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How Issac Hull Built Washington



Will Britain Invade?

Threats of a British invasion of Portsmouth grew as the blockading fleet returned with the warmer weather. Still Hull's requests for stronger defenses fell on deaf ears at the navy. The commander tightened security on Fernald's Island, posting sentries at night, and ordering them to defend the yard from suspicious characters. When a boatload of what were likely local bootleggers did not respond to a hail, a sentry shot and killed a man who turned out to be from Portsmouth. The sentry was accused of murder and the trial turned ugly when lawyers discovered that Fernald's Island -- although sold to the federal government -- was officially under the jurisdiction of Maine, a state then still under Massachusetts control.


Determined to finally complete his assigned warship during the summer of 1814, Hull was stunned when the Navy suspended all building to focus on what became the final months of the War of 1812. Seacoast citizens grew especially nervous when two British frigates made a dangerously close inspection of the harbor. Largely forgotten today, there was actually a skirmish here when the British chased a small local ship ashore in Rye and New Hampshire residents opened fire. Retreating British scouts concluded that the 74-gun ship was a highly vulnerable target. But in the end they decided that an attack was too risky due to the natural harbor defenses and the well-placed forts of the Piscataqua. Still the five British blockading ships, including three 74-guns, kept Portsmouth residents very nervous.

USS Washington Launched / Historic New England

Hull was greatly relieved when, at last, the nation's largest warship slid gracefully from its massive wooden garage and into the sea. There, at least, the newly named USS WASHINGTON could defend itself against British attack using the cannons borrowed from the USS CONGRESS. So great was the threat of attack that Portsmouth citizens began sending their valuables down river for safekeeping. Portsmouth was in a state of near panic by fall after learning of British attacks along the Penobscott River in Maine. Soon 3,000 poorly trained and often unarmed members of the NH militia were encamped along the coastline. A significant fleet of British ships joined the choking blockade -- but the battle never came. Cold weather and the ensuing treaty ended the threat.

Aftermath of War

Battle or not, Portsmouth was devastated by the war with Britain. Years of the blockade and loss of its biggest trade customer changed the NH seaport forever. Banks collapsed and Hull was, at first, not able to pay the men who had worked so long and hard on WASHINGTON. When the Navy did pay, it was often in the form of government vouchers that brought less than half their printed value. As soon as the war ended, the federal government attempted to close down Portsmouth Yard, a tradition that has continued for two centuries. The Yard, through a series of major wars, actually became a boost to the local economy, and a boost well needed. Despite attempts to revive it, the glory days of the Piscataqua as a world-renowned trade port were over, a casualty of the war. Over the next century business dried up and the great wharves rotted and collpased.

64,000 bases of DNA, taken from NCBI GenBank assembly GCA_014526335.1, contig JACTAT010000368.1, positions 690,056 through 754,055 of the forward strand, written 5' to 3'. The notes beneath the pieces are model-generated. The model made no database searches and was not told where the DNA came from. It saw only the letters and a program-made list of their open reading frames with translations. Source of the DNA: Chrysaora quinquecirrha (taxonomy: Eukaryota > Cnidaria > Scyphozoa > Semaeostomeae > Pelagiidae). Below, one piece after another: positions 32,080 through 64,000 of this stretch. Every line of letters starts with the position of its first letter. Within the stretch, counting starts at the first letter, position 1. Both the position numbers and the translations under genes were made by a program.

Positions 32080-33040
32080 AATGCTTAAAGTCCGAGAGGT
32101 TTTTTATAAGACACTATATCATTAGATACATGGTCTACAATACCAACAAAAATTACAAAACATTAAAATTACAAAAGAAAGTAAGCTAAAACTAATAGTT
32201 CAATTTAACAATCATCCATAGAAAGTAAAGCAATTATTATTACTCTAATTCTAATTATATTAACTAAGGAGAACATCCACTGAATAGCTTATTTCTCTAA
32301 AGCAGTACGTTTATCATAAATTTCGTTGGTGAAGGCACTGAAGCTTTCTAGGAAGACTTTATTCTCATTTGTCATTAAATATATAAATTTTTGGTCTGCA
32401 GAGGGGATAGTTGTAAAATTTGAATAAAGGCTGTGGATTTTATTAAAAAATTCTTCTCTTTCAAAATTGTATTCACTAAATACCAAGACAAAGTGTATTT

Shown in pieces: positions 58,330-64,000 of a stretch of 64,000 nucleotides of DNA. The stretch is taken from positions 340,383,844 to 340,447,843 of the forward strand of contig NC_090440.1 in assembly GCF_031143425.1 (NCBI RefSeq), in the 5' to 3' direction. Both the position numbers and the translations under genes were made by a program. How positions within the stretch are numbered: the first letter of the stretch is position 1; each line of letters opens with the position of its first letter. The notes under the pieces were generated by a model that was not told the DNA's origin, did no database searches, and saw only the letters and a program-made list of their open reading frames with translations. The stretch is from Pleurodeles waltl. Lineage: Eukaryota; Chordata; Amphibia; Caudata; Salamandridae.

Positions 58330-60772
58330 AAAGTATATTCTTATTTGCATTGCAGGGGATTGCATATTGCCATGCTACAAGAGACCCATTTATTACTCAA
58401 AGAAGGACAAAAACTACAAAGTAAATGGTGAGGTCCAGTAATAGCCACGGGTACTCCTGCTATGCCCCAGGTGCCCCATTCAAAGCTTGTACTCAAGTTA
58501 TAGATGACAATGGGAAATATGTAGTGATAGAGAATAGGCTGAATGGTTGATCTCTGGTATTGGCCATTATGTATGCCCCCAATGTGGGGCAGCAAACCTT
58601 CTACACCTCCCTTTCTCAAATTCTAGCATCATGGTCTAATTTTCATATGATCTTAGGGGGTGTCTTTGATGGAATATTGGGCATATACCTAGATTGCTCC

Born at the peak of the American Revolution, Hull's childhood dreams of being in the Navy never left him. Commander of his first ship at 19, Hull was Promoted to commodore in 1823. After Portsmouth he commanded the Pacific squadron, the Washington Navy Yard, and the Mediterranean squadron. Still he is remembered today more as a peacemaker than as a fighter. Like John Paul Jones, he was deeply concerned about his crew and continually battled for their benefits and pay through almost insurmountable seas of bureaucratic red tape.

Hull's fame today hangs on a 30-minute battle and 24-line poem by Oliver Wendell Holmes. Thanks to Holmes, "Old Ironsides" has been preserved to this day as one of the nation's most beloved historic landmarks. Twice during its long life, the USS CONSTITUTION was rebuilt and repaired at the Portsmouth Shipyard. In all, Old Ironsides was berthed here nearly two decades before returning to Boston in 1877. When the often restored ship embarked on a world tour in 1931, Portsmouth was its first port of call.

Hull deserves full credit for slapping life into the newborn shipyard. Yet he has been referred to as "a forgotten American hero". The USS WASHINGTON which he struggled so ferociously to build is also largely forgotten. The gigantic Franklin Shiphouse burned in 1936. Yet the 205-year old Portsmouth Naval Shipyard lives on as the most highly-rated submarine repair facility in the nation.

Copyright © 2005 by J. Dennis Robinson. All rights reserved. Robinson is editor and owner of the award-winning web site with thousands of web pages of local history.

Primary Source: Linda M. Maloney, The Captain from Connecticut: The Life and Naval Times of Isaac Hull, 1986.

Hull in Naval Meeting

Image Info: (1) Hull portrait at the top is from the often-reproduced 1809 Gilbert Stuart painting; (2) Hull sketch from a 1908 boy's book "Old Ironsides: Captain Isaac Hull Commanding; (3) image of USS Washington launched is from the cover of Richard Whinslow's history of the Portsmouth Naval Shipyard "Do Your Job" Courtesy of Portsmouth Marine Society from the Blunt painting in the collection of the SPNEA; (4) an older Hull in 1841 from from a reproduction of a sketch at the Smithsonian Institute (5) Same as #2


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